No. 660 Squadron RAF

From Wikipedia, the free encyclopedia
Jump to: navigation, search
No. 660 Squadron RAF
Active 31 Jul 1943 – 31 May 1946
Country United Kingdom United Kingdom
Branch Ensign of the Royal Air Force.svg Royal Air Force
Role Air Observation Post squadron
Motto No motto known[1]
Insignia
Squadron Badge heraldry No badge known[1]
Squadron Codes BG (Aug 1945 – Apr 1946)[2][3]
Aircraft flown
Reconnaissance Auster Single-engined Army liaison monoplane

No. 660 Squadron was a Royal Air Force Air Observation Post squadron associated with the 21st Army Group during World War II. Numbers 651 to 663 Squadrons of the RAF were Air Observation Post units working closely with Army units in artillery spotting and liaison. A further three of these squadrons, 664–666, were manned with Canadian personnel. Their duties and squadron numbers were transferred to the Army with the formation of the Army Air Corps on 1 September 1957.[4][5]

History[edit]

Formation and World War II[edit]

No. 660 Squadron was formed at RAF Old Sarum on 31 July 1943[1] with the Auster III and in February 1944 the Auster IV. From November 1943, it was based at Hammerwood Park, a country house in Sussex. However, as the squadron's role was to support the Second British Army, in July 1944 it moved to France. Fighting in the break-out from Normandy it followed the army across the low countries and into Germany. The squadron disbanded at Holtenau, Germany on 31 May 1946.[6] The squadron today is represented by 660 Squadron (Defence Helicopter Flying School) of the Army Air Corps.

Aircraft operated[edit]

A postwar Auster Mk.V, restored in wartime colours.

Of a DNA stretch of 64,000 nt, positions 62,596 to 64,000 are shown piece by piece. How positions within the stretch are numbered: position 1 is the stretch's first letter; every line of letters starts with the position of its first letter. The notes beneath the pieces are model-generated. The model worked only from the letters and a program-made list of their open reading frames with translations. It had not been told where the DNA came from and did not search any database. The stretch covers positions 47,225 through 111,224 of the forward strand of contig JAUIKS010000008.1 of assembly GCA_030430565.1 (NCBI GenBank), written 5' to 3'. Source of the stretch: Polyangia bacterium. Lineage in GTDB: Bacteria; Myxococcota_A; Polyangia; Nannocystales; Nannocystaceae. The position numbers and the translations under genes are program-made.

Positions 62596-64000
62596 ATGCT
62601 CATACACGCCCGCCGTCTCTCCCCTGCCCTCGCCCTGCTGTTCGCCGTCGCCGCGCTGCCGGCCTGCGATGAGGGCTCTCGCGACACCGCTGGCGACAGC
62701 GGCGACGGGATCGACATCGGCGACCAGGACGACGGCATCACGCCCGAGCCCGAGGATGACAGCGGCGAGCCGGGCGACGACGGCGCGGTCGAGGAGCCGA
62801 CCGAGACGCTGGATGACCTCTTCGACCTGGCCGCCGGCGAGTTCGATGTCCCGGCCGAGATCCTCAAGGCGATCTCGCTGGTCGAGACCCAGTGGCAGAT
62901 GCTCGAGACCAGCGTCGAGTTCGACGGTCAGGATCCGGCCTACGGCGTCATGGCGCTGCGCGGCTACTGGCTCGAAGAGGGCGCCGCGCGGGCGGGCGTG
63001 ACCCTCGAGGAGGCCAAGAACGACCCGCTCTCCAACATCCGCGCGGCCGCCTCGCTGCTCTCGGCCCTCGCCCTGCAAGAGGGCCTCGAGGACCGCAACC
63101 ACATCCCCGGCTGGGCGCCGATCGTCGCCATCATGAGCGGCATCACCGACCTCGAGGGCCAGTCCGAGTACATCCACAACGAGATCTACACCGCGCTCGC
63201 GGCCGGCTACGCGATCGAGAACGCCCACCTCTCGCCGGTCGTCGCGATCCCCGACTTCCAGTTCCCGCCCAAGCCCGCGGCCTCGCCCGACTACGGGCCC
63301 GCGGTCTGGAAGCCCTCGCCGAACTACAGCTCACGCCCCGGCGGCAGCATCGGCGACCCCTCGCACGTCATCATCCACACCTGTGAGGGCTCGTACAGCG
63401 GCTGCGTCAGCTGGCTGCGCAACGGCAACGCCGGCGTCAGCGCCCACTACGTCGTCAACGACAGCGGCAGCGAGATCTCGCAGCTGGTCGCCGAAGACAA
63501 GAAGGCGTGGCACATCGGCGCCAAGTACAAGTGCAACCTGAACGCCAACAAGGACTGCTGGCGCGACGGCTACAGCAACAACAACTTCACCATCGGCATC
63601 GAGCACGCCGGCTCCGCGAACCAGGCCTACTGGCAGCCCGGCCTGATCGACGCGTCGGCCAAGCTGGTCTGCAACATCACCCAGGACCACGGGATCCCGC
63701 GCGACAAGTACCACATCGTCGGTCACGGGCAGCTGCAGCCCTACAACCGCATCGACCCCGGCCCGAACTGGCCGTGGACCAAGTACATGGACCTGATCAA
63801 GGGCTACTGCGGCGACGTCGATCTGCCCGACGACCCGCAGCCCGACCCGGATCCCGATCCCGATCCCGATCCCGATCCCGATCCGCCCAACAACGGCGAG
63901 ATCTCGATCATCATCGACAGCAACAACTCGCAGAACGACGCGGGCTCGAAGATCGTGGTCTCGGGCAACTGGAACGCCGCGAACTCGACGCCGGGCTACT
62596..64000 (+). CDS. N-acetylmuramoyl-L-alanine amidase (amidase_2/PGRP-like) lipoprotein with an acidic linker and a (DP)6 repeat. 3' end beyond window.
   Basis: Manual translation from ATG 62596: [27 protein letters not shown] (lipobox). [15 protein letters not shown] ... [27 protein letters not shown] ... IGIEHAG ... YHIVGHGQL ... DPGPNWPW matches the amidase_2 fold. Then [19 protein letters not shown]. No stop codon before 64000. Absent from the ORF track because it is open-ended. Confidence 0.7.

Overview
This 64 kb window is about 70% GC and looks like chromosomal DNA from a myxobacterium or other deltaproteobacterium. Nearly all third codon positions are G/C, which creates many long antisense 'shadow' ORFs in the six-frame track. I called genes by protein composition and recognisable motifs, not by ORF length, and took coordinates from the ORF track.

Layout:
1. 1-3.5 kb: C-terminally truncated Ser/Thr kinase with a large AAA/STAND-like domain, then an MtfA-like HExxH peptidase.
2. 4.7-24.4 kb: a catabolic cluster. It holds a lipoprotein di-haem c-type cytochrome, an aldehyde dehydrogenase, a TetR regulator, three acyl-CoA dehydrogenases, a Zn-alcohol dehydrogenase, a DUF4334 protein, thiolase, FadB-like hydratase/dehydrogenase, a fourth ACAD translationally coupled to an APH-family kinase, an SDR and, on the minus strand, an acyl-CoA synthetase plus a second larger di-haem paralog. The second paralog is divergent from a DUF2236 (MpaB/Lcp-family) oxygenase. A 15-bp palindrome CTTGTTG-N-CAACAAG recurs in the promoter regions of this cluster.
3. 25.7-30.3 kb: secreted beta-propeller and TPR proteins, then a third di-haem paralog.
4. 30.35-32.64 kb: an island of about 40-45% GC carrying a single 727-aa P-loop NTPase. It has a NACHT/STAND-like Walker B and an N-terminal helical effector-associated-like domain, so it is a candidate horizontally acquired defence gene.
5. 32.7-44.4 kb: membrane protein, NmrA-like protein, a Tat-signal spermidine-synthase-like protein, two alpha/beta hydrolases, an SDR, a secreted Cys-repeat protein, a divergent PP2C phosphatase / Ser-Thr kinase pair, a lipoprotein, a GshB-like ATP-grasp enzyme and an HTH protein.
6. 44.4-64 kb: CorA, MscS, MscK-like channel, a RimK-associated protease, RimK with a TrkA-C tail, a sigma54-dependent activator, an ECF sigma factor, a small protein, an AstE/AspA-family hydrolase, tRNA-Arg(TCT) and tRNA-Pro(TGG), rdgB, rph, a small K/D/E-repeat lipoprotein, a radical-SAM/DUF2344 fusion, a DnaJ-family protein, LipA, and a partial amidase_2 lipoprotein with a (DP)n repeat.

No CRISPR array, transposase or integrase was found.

Aircraft operated by no. 660 Squadron RAF, data from[1][6]
From To Aircraft Variant
July 1943 February 1944 Auster Mk.III
February 1944 May 1946 Auster Mk.IV
September 1944 May 1946 Auster Mk.V

See also[edit]

References[edit]

Notes[edit]

  1. ^ a b c d Halley 1988, p. 448.
  2. ^ Bowyer and Rawlings 1979, p. 22.
  3. ^ Flintham and Thomas 2003, p. 64.
  4. ^ Halley 1988, pp. 444–451.
  5. ^ Jefford 2001, pp. 102–104.
  6. ^ a b Jefford 2001, p. 104.

Bibliography[edit]

  • Bowyer, Michael J.F. and John D.R. Rawlings. Squadron Codes, 1937–56. Cambridge, UK: Patrick Stephens Ltd., 1979. ISBN 0-85059-364-6.
  • Flintham, Vic and Andrew Thomas. Combat Codes: A full explanation and listing of British, Commonwealth and Allied air force unit codes since 1938. Shrewsbury, Shropshire, UK: Airlife Publishing Ltd., 2003. ISBN 1-84037-281-8.
  • Halley, James J. The Squadrons of the Royal Air Force & Commonwealth 1918–1988. Tonbridge, Kent, UK: Air Britain (Historians) Ltd., 1988. ISBN 0-85130-164-9.
  • Jefford, Wing Commander C.G., MBE, BA, RAF(Retd.). RAF Squadrons, a Comprehensive record of the Movement and Equipment of all RAF Squadrons and their Antecedents since 1912. Shrewsbury, Shropshire, UK: Airlife Publishing Ltd., 1988 (second edition 2001). ISBN 1-85310-053-6.

External links[edit]